At a moment when American lawmakers are reconsidering the broad surveillance powers assumed by the government after Sept. 11, the lower house of the French Parliament took a long stride in the opposite direction Tuesday, overwhelmingly approving a bill that could give the authorities their most intrusive domestic spying abilities ever, with almost no judicial oversight.
S01E07 : To change the future, click here
Based on the data collected from Do Not Track’s users, we have predicted three possible outcomes for society. And yet the one constant about the future is that it's not written: it is all still up to us.
Do you know that you are being watched?
You wouldn’t let that happen in real world
Would you allow a stranger to enter your home, and look around?
When you send an email, it’s like a postcard, several agents (digital and human) copy and read it on the way. Would you accept it in real life?
Why accepting this in your digital life?
How important is privacy to you?
Before we get into understanding privacy and share some of our favorite related tips and tools with you, take a moment to ask yourself how important privacy is to you. If you haven’t given it much thought before, your answer might surprise you.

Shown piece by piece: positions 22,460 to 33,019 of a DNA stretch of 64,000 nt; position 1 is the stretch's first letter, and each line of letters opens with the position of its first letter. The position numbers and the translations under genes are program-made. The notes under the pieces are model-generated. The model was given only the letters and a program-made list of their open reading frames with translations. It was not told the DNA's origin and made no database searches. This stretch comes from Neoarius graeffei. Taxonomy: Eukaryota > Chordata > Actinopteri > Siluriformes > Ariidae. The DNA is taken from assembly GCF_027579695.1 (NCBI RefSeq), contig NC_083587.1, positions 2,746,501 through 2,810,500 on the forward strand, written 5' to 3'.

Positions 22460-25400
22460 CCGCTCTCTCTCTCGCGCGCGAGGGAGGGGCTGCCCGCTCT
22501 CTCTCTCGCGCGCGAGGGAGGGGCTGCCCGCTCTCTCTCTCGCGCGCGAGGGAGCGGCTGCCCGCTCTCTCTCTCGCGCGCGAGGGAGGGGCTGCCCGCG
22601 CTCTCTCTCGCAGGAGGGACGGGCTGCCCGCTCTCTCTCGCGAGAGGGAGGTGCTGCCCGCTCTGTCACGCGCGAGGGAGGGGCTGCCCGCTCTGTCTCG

At the end of last winter, a gigantic billboard advertising Android, Google’s operating system, appeared over Times Square in New York. In a lower-case sans serif font – corporate code for friendly – it declared: “be together. not the same.” This erratically punctuated mantra sums up the web’s most magical proposition – its existence as a space in which no one need ever suffer the pang of loneliness, in which friendship, sex and love are never more than a click away, and difference is a source of glamour, not of shame.
Our mission to help people unlock the value of their personal data.
Almost every link in the economic chain has their hand in our collective data pocket. Data brokers in the US alone account for a $15bn industry, yet they have zero relationship with the consumers whose data they harvest and sell. They offer no discernible benefit back to the producers of this great data asset – you.
Two years ago, comic book writer Brian Vaughan and comic book artist Marcos Martin teamed up for a 10-volume series called The Private Eye, about a future in which society has abandoned the Internet due to “the Cloud” bursting. It’s the year 2076, sixty years after everyone’s secrets spilled out into the open, and no one wants to own a smartphone or commit anything to collective digital memory. The graphic novel’s hero is a journalist who has to solve a murder (while deprived of the power of Googling) and thwart an evil TV executive. (Without Internet, television is thriving of course.)